Voter turnout plays a crucial role in IS elections, but it has declined, resulting in representatives that are elected by only a fraction of the citizenry of the US. The US has one of the lowest voter turnouts in the world. Increased turnout is beneficial to the US in a number of ways. First, it would eliminate the effects of expensive voter mobilization campaigns, thereby reducing the role of money in campaigns. High turnout rates also produce governments that the reflective of diverse backgrounds and political views by increasing the parity in voting rates across socioeconomic groups. Lastly, increased turnout would reinvigorate politics by pushing the citizenry to become informed about political issues and candidates.
Compulsory voting is the most successful way to dramatically increase voter turnout in the United States. Currently, many citizens feel that the costs o" voting, such as registering to vote, investing time in following politics, and actually turning out to vote, outweighs the benefits of voting. Compulsory voting effectively reverses this phenomenon: the consequences of not voting, even if enforced by something as simple as a $10 fine, outweigh the costs of voting. As a result, voters go to the polls in much greater numbers.
Many efforts have been made by state governments to increase voter turnout by allowing early voting and same-day registration, but it has fallen short of the turn-out produced by compulsory voting. For instance, states that employed both early voting and same-day registration had voter turnouts between 75% and d85% in 2004, while Australia, under compulsory voting, has had an average turnout of 94.5% since its adoption in 1945.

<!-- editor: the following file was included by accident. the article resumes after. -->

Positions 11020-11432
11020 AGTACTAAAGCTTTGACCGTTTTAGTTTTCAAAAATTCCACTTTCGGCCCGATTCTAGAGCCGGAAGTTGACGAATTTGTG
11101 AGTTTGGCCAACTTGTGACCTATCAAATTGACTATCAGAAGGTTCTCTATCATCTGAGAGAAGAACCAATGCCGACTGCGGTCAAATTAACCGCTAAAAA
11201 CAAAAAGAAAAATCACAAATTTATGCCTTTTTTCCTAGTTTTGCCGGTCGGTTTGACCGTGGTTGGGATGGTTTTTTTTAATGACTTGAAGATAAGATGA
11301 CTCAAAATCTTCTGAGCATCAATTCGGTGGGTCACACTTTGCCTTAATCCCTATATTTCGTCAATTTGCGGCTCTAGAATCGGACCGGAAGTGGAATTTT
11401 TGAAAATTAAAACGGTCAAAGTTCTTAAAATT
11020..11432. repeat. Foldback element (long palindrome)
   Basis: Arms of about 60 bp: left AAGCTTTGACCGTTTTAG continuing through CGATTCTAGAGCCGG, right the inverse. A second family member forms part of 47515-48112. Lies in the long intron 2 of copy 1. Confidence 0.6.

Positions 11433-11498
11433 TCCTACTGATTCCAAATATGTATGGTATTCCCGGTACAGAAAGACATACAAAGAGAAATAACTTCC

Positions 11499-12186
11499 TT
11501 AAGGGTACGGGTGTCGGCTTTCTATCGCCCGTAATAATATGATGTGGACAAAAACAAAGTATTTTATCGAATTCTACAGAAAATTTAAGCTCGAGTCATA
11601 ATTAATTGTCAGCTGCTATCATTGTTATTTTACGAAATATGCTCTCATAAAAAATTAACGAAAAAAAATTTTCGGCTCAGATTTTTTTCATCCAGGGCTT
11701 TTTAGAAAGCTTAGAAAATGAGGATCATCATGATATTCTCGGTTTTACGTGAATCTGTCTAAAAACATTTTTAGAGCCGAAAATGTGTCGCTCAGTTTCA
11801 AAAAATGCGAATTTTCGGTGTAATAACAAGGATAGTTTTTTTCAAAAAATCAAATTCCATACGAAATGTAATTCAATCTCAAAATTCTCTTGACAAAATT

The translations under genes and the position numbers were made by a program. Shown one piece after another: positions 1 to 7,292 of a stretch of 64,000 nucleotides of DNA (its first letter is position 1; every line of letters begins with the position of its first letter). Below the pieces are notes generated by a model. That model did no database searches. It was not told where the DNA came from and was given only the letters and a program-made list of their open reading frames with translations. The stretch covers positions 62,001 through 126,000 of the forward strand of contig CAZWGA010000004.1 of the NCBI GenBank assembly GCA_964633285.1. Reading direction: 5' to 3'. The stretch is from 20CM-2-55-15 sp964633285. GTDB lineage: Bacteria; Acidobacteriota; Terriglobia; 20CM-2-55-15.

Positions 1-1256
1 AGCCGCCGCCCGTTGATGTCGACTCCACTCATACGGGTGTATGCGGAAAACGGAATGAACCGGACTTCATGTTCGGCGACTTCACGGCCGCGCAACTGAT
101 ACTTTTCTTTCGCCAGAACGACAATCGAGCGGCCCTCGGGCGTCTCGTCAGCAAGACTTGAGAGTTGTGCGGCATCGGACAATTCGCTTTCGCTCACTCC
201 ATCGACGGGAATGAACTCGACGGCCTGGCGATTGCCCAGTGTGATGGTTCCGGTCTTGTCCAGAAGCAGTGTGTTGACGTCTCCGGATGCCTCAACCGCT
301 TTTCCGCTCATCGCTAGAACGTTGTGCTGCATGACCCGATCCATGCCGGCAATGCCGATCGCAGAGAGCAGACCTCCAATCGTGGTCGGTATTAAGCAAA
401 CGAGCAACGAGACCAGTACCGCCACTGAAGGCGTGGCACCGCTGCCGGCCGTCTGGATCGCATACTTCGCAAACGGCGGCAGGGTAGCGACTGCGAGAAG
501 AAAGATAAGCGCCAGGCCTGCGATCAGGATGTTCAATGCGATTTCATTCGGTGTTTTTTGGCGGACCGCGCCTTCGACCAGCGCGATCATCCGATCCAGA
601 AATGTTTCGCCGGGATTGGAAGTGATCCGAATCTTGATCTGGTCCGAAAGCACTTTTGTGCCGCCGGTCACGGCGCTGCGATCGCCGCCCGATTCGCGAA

Currently, people of lower socioeconomic status are less likely to vote when compared to people of higher socioeconomic status. Minorities are thus under-represented and representatives have no reason to reflect minority views in public policy. This creates a vicious cycle, where non-voters continue not to vote be cause they do not feel represented, and their government does not reflect their views because they do not vote. Compulsory voting, by increasing turnout across the board, would improve the relative influence of disadvantaged socioeconomic groups, thereby requiring the government to be responsive to their issues.
Compulsory voting would also address a …